Wednesday, September 20, 2017

She Persisted: 13 American Women Who Changed the World

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Title: She Persisted:13 American Women Who Changed the World
Author: Chelsea Clinton
Publisher: Philomel Books
Copyright Date: 2017
Age Range: 4-8 years old
Lexile Level: 1170

This book describes the lives of 13 incredible women who persisted to change the world. This book will inspire young girls to stand up for what they believe in even if it goes against what others believe is right or wrong. The book encourages girls to persist just like the women throughout our history. Each woman in this book is briefly described, illustrated and a quote of theirs is provided to the reader. At the end of the book, the author encourages the reader to persist just like the women in the book do, because everyone's voice is important.

Children will enjoy this book about strong women and it will hopefully encourage them to grow up just as strong as the women in the book. I think young girls will especially enjoy this book, but boys who are interested in history will also find interest in this book. Adults are sure to love this book as well and it would be a great storytime book choice to read in schools or libraries during women's history month in March.

Read alikes:
I Dissent: Ruth Bader Ginsburg Makes Her Mark by: Debbie Levy
This biography discusses Ruth Bader Ginsburg, and explains that disagreeing with others isn't always a bad thing. She stands up for others and stands up for what she believes in.

Rad American Women A-Z: Rebels, Trailblazers, and Visionaries who Shaped Our History and Our Future by: Kate Shatz
Much like She Persisted, this book describes incredible women who have shaped history and fought for what they believe in.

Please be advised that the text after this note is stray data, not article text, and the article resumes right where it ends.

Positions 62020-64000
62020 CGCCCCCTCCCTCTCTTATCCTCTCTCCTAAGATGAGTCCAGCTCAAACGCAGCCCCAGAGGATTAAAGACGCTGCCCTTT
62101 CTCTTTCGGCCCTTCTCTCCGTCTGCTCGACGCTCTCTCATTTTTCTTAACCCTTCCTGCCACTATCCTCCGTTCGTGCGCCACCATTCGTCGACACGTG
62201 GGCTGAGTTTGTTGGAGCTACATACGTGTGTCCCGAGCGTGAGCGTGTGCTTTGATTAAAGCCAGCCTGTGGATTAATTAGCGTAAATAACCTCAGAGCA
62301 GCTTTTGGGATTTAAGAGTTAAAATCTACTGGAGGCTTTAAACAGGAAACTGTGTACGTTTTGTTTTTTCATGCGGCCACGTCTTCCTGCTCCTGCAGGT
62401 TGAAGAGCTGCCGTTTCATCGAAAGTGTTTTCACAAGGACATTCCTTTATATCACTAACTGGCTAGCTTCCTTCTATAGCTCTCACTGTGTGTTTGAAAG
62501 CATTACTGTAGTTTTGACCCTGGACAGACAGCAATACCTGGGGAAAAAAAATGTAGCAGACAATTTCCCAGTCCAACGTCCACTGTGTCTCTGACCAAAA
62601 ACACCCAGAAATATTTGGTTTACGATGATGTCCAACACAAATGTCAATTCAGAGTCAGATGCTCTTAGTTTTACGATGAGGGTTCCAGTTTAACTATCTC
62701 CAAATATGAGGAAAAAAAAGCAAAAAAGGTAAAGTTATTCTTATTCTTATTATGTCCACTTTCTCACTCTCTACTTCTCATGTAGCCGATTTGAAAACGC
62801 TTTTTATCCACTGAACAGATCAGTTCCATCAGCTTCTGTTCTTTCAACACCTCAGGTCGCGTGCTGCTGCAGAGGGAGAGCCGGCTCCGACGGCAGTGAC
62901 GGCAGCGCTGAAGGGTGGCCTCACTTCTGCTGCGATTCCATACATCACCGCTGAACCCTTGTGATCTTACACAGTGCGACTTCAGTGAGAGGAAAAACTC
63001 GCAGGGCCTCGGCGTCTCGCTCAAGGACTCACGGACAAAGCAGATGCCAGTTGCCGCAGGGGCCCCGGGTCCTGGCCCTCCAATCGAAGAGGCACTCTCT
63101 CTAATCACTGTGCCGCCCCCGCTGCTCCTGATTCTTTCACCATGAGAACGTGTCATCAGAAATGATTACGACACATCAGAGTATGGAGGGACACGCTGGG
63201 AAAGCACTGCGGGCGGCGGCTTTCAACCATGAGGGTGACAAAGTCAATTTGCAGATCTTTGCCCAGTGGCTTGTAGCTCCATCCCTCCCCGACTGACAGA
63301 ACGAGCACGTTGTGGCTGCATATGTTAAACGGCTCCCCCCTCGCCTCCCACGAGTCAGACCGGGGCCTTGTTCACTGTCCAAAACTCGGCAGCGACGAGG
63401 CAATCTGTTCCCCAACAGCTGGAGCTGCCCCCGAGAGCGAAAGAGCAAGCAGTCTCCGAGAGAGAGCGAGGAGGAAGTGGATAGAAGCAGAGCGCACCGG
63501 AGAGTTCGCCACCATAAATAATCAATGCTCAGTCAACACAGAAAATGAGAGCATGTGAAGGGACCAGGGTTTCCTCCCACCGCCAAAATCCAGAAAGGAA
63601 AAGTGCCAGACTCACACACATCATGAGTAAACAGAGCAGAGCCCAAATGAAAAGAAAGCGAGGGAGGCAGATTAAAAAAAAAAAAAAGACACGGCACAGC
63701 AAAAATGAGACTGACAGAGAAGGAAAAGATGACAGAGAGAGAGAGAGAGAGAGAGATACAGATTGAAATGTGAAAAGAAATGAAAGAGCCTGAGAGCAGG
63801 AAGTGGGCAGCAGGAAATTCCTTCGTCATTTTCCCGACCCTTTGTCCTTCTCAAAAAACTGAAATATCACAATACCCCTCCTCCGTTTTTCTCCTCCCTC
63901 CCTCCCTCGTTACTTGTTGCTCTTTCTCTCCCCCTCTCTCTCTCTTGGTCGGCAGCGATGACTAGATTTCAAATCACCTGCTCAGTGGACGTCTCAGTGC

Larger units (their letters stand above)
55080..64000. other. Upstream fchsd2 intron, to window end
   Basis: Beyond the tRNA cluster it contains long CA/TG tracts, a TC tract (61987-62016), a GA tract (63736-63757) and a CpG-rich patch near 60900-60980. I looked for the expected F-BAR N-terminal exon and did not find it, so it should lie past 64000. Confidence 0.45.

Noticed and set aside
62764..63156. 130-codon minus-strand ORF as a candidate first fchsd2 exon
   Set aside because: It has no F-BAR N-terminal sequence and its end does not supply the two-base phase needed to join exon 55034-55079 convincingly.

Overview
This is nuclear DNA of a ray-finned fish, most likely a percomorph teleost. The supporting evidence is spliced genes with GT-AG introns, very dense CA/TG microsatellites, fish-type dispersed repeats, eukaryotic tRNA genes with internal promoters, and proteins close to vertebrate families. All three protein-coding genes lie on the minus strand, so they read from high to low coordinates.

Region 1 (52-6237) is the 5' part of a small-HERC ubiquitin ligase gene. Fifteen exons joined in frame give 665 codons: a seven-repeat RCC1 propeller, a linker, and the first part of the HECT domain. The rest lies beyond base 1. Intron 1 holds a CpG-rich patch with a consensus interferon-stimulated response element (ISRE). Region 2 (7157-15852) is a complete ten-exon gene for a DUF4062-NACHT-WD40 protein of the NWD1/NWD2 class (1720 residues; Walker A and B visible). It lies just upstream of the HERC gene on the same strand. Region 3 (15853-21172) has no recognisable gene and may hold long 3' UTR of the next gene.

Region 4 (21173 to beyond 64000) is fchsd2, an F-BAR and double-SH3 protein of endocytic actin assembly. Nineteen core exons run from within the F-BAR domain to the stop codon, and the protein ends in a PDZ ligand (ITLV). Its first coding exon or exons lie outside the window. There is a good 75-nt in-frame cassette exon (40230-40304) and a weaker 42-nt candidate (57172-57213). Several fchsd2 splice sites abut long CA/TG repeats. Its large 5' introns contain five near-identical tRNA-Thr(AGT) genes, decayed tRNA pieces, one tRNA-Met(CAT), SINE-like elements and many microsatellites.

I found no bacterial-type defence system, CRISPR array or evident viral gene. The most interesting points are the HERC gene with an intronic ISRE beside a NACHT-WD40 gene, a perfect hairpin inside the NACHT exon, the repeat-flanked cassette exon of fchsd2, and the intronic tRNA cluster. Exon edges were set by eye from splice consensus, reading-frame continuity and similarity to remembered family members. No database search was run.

Rosie Revere, Engineer By: Andrea Beaty
This picture book inspires young girls to follow their heart and do what they love even if it is out of the ordinary. With hard work and determination she is able to accomplish her goals.


  1. Hi Kate, I was interested to read your review of She Persisted. When I was trying to decide about selecting this book for our library, I was surprised by the vast differences in the professional reviews. Kirkus was particularly unfavorable, but their reviews can sometimes be a little harsh, yet PW gave it a starred review. Even the customer reviews on Amazon were either very positive or very negative. Based on our readings from last week about accuracy in nonfiction, and your having read this book, would you recommend purchasing it?

  2. Hi Kate and Suzanne.

    I went and read the Kirkus review after noting Suzanne's comment. Ouch! That's a pretty scathing review. (And, for the record, it's not inaccurate. I understand the complaints.) The review surprised me because the word of mouth on the book has been extremely high. It's been incredibly popular at my library, always checked out and with a rather lengthy hold list. But it also surprised me because I had done a cursory glance at the reviews when the book first came out and only read positive reviews. However, as mentioned above, in hindsight, I absolutely understand the criticism. The idea of the book is great. The actual carrying out of that idea leaves me wanting more. It's still worth buying for your library, though. My hope is that the authors consider this a first attempt and follow it up with a better executed sequel.

    I enjoyed Kate's quote from another blog entry: "I love all of the recent publications about strong female women from our history!!!" That's a great point. There seems to be more and more books about strong women recently. But it also feels like there have been more books - especially picture books - featuring strong female characters, too. I have struggled with wanting to incorporate books like She Persisted in a storytime. I want to - but it feels like I'm shoe-horning them in. The picture books with strong female characters, on the other hand, have been very helpful and still have a positive impact.